A massive spill of thick molasses has turned Honolulu Harbor into a watery wasteland, with divers reporting that thousands of fish have been suffocated and environmentalists calling it a disaster.
“There’s nothing alive there at all,” diver Roger White told NBC affiliate KHNL after making a seven-minute video of dead sea life blanketing the bottom of the harbor.
“Everything is dead. They’re all dead and they’re all just lying across the bottom — hundreds and hundreds, thousands.”
A pipeline running from storage tanks to ships spewed up to 233,000 gallons of molasses – enough to fill one-third of an Olympic-size pool – into the water on Monday.
The shipping company, Matson Navigation, said the leak was repaired on Tuesday, but there’s nothing it can do to clean up the mess.
“Unlike with an oil spill, it’s a sugar product so it will dissipate on its own,” Matson spokesman Jeff Hull told NBC News on Thursday. “There’s not an active cleanup.”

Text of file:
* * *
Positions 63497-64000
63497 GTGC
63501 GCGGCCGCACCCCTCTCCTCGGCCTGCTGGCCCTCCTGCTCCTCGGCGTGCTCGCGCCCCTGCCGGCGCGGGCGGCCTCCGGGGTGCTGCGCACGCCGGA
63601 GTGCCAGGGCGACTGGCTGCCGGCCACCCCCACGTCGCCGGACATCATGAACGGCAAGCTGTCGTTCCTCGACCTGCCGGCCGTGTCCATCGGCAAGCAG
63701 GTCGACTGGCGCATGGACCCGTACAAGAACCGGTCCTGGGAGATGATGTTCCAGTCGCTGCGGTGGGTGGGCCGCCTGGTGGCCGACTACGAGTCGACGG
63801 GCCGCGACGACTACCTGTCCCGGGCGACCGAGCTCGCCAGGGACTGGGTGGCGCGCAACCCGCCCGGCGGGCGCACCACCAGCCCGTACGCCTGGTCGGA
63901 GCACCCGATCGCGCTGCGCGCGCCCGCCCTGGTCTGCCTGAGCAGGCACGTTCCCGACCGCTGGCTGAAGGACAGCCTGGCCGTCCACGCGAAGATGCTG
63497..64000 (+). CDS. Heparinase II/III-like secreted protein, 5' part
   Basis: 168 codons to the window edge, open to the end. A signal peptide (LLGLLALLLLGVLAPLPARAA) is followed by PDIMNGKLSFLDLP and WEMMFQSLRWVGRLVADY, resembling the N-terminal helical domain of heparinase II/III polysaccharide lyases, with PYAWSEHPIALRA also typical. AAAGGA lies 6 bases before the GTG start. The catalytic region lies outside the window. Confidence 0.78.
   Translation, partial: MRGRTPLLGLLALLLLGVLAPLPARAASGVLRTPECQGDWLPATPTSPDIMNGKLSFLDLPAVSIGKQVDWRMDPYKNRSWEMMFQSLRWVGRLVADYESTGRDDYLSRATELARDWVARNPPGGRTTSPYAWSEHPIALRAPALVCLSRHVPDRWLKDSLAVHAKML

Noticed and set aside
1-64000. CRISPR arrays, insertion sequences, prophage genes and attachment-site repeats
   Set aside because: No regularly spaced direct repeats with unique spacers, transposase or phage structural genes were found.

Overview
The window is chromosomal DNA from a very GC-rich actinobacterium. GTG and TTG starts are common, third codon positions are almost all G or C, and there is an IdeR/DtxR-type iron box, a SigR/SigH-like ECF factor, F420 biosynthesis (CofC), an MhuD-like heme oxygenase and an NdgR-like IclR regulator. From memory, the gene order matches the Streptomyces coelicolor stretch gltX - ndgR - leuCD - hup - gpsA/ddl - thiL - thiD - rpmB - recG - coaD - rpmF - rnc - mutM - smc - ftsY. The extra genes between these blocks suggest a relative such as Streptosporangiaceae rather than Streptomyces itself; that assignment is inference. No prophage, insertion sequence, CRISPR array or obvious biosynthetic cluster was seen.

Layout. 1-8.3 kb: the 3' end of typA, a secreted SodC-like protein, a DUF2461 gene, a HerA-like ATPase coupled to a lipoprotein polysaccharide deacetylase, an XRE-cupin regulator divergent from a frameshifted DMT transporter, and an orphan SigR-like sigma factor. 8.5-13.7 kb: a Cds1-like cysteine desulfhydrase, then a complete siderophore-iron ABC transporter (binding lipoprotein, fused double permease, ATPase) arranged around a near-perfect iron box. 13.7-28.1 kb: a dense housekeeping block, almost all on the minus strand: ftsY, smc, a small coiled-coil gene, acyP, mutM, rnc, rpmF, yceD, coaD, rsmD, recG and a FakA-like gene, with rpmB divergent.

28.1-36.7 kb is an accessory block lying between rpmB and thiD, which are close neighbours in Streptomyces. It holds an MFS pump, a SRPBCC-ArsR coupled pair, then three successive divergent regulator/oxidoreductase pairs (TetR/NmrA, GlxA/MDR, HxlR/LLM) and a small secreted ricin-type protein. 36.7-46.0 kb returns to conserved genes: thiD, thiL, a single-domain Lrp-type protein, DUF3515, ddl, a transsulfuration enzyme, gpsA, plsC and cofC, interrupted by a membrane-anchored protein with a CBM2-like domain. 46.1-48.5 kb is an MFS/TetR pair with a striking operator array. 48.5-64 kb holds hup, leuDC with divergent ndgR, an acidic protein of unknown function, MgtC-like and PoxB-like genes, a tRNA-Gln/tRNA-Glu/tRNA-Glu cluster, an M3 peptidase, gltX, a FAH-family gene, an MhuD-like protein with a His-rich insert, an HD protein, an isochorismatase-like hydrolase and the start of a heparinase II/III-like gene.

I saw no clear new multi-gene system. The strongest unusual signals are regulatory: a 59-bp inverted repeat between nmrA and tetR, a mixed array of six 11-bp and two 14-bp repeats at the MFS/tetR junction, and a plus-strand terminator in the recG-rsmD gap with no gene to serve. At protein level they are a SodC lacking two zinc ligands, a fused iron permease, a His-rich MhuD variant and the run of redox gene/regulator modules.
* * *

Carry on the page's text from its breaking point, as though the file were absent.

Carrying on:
The thick substance swamping the harbor and turning the water brown has already wreaked havoc with marine life.
“The molasses is not toxic but it’s heavier than water so it’s spreading around on the sea floor, displacing the oxygen-rich water down there, and the fish are suffocating,” said Keith Korsmeyer, a professor of biology at Hawaii Pacific University.
He said the the sugar in the molasses helps bacteria to breed, and the resulting blooms also sap the water of oxygen.
The die-off also could lure predators like sharks, barracuda and eels to the harbor and neighboring Keehi Lagoon, state officials said.
“This is the worst environmental damage to sea life that I have come across, and it’s fair to say this is a biggie, if not the biggest that we’ve had to confront in the state of Hawaii,” Gary Gill, deputy director for the Environmental Health Division of the Health Department, told KHNL.